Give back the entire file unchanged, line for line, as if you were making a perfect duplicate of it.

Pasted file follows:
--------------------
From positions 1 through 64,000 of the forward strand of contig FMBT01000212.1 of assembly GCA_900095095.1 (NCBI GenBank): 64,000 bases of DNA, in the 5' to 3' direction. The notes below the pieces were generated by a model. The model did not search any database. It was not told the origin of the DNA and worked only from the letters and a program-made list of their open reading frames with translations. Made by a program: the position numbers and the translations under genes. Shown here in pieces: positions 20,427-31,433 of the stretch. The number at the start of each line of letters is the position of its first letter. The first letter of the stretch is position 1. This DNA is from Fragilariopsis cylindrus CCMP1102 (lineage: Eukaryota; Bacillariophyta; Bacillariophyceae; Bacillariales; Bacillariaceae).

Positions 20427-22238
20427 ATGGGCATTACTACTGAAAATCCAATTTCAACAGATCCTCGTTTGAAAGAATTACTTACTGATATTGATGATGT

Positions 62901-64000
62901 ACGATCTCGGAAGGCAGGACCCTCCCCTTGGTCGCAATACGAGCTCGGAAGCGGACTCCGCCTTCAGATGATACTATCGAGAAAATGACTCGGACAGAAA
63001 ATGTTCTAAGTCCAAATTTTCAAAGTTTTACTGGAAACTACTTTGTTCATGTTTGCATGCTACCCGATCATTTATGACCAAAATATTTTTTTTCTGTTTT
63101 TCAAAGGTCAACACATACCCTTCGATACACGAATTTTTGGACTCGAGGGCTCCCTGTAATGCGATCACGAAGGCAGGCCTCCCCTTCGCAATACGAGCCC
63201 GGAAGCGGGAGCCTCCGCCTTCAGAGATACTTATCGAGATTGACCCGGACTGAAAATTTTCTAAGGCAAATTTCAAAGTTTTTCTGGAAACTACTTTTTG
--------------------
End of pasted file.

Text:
From positions 1 through 64,000 of the forward strand of contig FMBT01000212.1 of assembly GCA_900095095.1 (NCBI GenBank): 64,000 bases of DNA, in the 5' to 3' direction. The notes below the pieces were generated by a model. The model did not search any database. It was not told the origin of the DNA and worked only from the letters and a program-made list of their open reading frames with translations. Made by a program: the position numbers and the translations under genes. Shown here in pieces: positions 20,427-31,433 of the stretch. The number at the start of each line of letters is the position of its first letter. The first letter of the stretch is position 1. This DNA is from Fragilariopsis cylindrus CCMP1102 (lineage: Eukaryota; Bacillariophyta; Bacillariophyceae; Bacillariales; Bacillariaceae).

Positions 20427-22238
20427 ATGGGCATTACTACTGAAAATCCAATTTCAACAGATCCTCGTTTGAAAGAATTACTTACTGATATTGATGATGT

Positions 62901-64000
62901 ACGATCTCGGAAGGCAGGACCCTCCCCTTGGTCGCAATACGAGCTCGGAAGCGGACTCCGCCTTCAGATGATACTATCGAGAAAATGACTCGGACAGAAA
63001 ATGTTCTAAGTCCAAATTTTCAAAGTTTTACTGGAAACTACTTTGTTCATGTTTGCATGCTACCCGATCATTTATGACCAAAATATTTTTTTTCTGTTTT
63101 TCAAAGGTCAACACATACCCTTCGATACACGAATTTTTGGACTCGAGGGCTCCCTGTAATGCGATCACGAAGGCAGGCCTCCCCTTCGCAATACGAGCCC
63201 GGAAGCGGGAGCCTCCGCCTTCAGAGATACTTATCGAGATTGACCCGGACTGAAAATTTTCTAAGGCAAATTTCAAAGTTTTTCTGGAAACTACTTTTTG